At 7PM tonight, Troy Davis will be executed by lethal injection in Georgia even though the evidence isn't as cut and dry as it seemed when he was convicted.
For the last few weeks, I’ve been practicing active indifference when it comes to Black men’s issues. My philosophy goes something like this: “Do no harm, but lend no hand.”
Why? Eh… how do I put this succinctly? Far too often, I see Black women rallying behind Brothas, defending them and making noise about injustices that overwhelmingly affect them — driving while Black, police harassment and brutality, racial profiling, unfair sentencing, etc. We are there for their issues, attending marches, writing letters, swelling the numbers of their support base, and sometimes “just” bowing heads to ask Him to watch over them on the byways. But what do we get in return?
When it comes to reciprocity, I find Black women’s issues become just that — women’s issues, and men don’t want to get involved. The battles on my Black woman shore sometimes seem too many to move my resources to someone else’s front, and certainly not to aide a group who could leave (and has left before). Too risky.
That said, I’m breaking my stance (temporarily). Most of the issues I stay silent on aren’t life or death; this one is.
If you’ve been on Twitter in the last 48 hours, you’ve likely seen #SaveTroyDavis. Russell Simmons, Nia Long, Sean Combs, Cornel West, Talib Kweli and thousands of others have been speaking out against his pending execution.
At 7PM tonight, Troy Davis will be executed by lethal injection at a state prison in Georgia. Davis was convicted of killing an off-duty police officer in 1989. Since then, seven of the nine trial witnesses have recanted their testimony against him. There is also no DNA evidence linking him to the crime.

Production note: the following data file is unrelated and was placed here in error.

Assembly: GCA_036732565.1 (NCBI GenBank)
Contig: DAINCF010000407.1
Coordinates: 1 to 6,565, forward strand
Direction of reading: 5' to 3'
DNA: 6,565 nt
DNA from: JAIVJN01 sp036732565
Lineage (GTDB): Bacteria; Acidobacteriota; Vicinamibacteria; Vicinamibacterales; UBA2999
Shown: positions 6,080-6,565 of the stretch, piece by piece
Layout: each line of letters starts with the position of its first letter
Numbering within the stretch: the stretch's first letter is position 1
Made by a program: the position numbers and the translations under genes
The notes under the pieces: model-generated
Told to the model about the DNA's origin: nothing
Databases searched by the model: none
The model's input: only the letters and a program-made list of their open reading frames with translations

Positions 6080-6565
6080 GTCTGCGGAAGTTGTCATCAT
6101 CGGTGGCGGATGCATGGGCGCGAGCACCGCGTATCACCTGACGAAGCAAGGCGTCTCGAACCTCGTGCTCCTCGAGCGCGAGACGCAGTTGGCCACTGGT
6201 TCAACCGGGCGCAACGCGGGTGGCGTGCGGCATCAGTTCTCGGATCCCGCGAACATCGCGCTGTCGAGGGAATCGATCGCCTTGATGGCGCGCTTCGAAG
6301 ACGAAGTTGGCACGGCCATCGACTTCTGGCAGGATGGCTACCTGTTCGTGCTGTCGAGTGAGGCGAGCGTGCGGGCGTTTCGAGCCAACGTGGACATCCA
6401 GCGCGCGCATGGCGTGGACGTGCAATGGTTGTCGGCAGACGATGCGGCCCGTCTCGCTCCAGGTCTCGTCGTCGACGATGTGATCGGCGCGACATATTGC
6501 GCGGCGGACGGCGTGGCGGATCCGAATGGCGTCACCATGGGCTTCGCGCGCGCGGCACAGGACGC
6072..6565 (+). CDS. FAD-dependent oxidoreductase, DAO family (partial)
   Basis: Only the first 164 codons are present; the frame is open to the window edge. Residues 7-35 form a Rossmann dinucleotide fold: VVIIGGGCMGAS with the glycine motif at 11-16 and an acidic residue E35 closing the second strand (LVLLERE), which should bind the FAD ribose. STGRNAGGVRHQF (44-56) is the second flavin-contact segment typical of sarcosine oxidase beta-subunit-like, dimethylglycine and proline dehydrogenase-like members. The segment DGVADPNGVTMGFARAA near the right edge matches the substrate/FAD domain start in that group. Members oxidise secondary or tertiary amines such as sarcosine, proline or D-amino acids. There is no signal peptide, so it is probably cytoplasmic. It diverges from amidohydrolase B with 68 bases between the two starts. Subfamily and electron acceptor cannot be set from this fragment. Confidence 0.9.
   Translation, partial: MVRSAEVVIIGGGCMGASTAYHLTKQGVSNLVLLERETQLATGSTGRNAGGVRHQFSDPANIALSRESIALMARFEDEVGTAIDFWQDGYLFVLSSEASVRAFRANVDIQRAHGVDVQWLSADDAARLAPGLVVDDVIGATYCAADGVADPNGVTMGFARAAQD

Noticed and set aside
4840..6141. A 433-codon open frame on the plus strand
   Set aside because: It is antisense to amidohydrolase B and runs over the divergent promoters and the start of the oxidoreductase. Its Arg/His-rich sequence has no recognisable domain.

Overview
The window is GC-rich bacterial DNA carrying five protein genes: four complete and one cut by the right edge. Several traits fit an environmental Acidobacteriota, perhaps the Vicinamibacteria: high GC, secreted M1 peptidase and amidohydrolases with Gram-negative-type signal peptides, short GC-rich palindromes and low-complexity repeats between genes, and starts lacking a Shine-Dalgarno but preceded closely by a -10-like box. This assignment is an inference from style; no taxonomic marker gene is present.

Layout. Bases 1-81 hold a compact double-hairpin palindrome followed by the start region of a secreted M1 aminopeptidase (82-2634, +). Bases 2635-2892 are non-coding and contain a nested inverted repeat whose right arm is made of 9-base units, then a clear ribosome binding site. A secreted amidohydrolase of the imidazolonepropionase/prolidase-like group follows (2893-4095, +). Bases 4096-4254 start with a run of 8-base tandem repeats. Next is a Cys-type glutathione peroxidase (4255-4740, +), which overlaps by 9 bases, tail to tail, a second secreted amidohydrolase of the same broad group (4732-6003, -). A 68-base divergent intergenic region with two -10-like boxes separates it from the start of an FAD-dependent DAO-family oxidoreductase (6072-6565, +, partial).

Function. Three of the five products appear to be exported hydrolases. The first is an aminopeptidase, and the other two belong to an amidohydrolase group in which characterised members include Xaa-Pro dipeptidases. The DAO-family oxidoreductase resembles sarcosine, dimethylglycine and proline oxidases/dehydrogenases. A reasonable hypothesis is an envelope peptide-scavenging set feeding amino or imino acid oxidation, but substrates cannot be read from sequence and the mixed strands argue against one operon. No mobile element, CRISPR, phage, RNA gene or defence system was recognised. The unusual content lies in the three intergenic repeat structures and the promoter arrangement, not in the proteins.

This is the fourth time Davis has faced the death penalty since 2007. In 2008, the Supreme Court intervened just 90 minutes before the execution was slated, a maneuver unlikely to occur once again.
Yesterday, Georgia’s Board of Pardons and Paroles denied a last-ditch clemency appeal by Davis. This was despite more than 630,000 letters asking the board to stay the execution. The list of petitioners included President Jimmy Carter, Archbishop Desmond Tutu, and 51 members of Congress, according to The New York Times.
Usually a state governor can stop an execution, but it is not possible in Georgia, according to the State Constitution.
“A man is going to be executed, murdered, in fact, under a dark cloud of doubt in a nation, ours, that has come to practice executions as effortlessly as we breathe,” wrote activist Kevin Powell in “Why Are We Killing Troy Davis?” yesterday on the Huffington Post. “We are a nation of eye for an eye, a tooth for a tooth, a life for a life. Spiraling so far out of control that we are going to execute someone who may actually be innocent.”
Last night, Davis refused his “last meal.” He still has faith his life will be spared.
If you oppose the death penalty, let the Chatham County District Attorney know you oppose the execution of Troy Davis by signing this Change.org petition started by his sister.
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